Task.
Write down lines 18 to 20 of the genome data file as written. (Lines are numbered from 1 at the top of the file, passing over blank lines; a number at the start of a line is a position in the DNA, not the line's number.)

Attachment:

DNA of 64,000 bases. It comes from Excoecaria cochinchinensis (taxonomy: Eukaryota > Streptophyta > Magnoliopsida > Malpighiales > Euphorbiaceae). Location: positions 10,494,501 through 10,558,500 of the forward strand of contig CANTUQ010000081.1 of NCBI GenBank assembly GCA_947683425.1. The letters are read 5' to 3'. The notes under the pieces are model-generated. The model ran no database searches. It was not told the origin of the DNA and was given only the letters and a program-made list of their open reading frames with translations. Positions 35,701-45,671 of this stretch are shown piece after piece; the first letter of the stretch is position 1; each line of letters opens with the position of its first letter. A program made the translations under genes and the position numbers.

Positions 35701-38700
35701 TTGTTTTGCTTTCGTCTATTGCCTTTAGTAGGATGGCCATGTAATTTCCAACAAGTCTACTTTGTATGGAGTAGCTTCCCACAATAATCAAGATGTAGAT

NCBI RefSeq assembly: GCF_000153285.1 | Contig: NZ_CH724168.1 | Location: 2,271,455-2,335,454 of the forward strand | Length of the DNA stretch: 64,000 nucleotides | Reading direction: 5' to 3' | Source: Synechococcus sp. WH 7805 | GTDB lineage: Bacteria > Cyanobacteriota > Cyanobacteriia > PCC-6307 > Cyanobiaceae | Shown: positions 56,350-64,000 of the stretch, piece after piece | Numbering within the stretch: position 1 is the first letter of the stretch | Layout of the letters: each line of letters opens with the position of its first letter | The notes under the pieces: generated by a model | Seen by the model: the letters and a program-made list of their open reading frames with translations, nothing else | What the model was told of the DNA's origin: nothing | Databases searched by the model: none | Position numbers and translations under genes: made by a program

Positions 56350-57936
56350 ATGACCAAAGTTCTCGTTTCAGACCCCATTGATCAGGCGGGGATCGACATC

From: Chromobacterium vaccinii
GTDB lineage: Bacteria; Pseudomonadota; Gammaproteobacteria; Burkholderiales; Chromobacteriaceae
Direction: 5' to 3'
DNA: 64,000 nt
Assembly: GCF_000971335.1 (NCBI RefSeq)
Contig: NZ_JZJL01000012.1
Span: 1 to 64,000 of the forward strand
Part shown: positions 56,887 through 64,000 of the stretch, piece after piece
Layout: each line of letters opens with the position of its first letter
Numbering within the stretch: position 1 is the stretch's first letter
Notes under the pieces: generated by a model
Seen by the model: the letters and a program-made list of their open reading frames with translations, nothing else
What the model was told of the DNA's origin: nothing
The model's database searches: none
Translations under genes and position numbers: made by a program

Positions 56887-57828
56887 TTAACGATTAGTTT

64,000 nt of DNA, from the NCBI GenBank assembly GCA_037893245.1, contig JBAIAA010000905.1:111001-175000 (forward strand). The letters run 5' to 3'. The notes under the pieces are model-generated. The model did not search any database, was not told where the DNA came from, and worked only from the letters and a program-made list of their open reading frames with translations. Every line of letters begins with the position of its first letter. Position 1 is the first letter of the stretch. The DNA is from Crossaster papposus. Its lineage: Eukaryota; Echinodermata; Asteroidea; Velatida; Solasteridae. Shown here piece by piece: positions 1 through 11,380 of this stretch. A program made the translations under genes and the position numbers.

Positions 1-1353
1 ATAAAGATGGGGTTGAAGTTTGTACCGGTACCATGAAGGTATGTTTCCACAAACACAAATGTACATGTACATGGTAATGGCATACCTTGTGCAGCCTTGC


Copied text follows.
Seen by the model: the letters and a program-made list of their open reading frames with translations, nothing else
What the model was told of the DNA's origin: nothing
The model's database searches: none